Vaccines have a high protective efficacy against infection or reinfection with the Coronavirus, with a new review available on the preprint site medRxiv* showing that the protective effect of previous corona infection is at least equal to that of vaccination.
According to the “News Medical” website report, the researchers conducted a systematic review of all studies that mentioned the return of infection with the Corona virus, and immunity after natural infection was highlighted in a variety of viral diseases.
While early research indicated that MERS-CoV did induce strong immunity, its prevalence and magnitude remained to be characterized, and preliminary results indicated that re-infection of seropositive individuals is unlikely. Moreover, negative individuals are also protected from 80 % of re-infection if they had a previous episode of infection relative to naive or previously uninfected individuals.
Another interesting study showed that infection with the virus is at least as strong a protective factor against reinfection as vaccination
The current study aims to compare the rates of immunity between individuals with a history of previous infection versus those without immunity, and this is important in the context of increasing infection rates, even during the introduction of vaccines.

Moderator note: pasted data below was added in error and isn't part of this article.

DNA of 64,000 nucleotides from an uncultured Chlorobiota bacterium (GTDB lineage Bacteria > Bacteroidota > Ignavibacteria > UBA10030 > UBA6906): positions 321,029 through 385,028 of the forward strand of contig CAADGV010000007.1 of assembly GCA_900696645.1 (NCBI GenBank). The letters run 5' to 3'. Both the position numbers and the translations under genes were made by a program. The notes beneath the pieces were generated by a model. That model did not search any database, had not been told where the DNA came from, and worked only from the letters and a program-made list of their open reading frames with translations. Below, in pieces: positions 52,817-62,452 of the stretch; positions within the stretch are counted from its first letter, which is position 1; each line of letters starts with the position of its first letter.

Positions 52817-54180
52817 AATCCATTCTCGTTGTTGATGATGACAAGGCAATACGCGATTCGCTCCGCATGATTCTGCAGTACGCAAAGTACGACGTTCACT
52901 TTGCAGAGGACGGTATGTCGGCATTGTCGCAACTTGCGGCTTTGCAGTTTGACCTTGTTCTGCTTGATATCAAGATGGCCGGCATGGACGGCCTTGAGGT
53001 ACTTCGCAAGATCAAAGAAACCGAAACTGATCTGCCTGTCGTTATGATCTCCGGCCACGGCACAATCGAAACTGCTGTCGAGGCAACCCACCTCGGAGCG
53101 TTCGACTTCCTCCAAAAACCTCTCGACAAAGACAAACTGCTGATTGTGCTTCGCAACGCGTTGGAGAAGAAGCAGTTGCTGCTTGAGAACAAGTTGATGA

What did the study show?
The researchers found that the risk of reinfection was reduced by 90% among those previously infected with corona compared to those who had not previously been infected with the virus, and this protection lasted for up to ten months.
The results of previous studies showing how persistent the level of protection provided by previous infection has been confirmed in preventing reinfection, similar to those who have been vaccinated.
Other researchers have found that immunity remains active for ten months or more. These studies covered a range of countries with different age groups and regional coverage. Despite the many differences in the included groups, the conclusion in all cases was that the risk of reinfection was very low after recovery from a previous infection or after vaccination.
What are the effects?
Scientists concluded that the protective effect provided by a previous infection with the Coronavirus on reinfection has the same protective effect as vaccination or even higher, and in the current epidemiological conditions, it is necessary to avoid large mutations in infection to prevent the emergence of new variants with greater transmissibility and resistance to neutralization. By antibodies raised against previous strains.
Alpha and delta strains rose rapidly to become the dominant strains in the second and subsequent waves, both of which are associated with significantly higher transmissibility, and the latter may also have a partial capacity for immune escape, as is the case with the beta variant. This has led to a possible decrease in the effectiveness of the vaccine, although vaccines continue to reduce the number of symptomatic infections worldwide.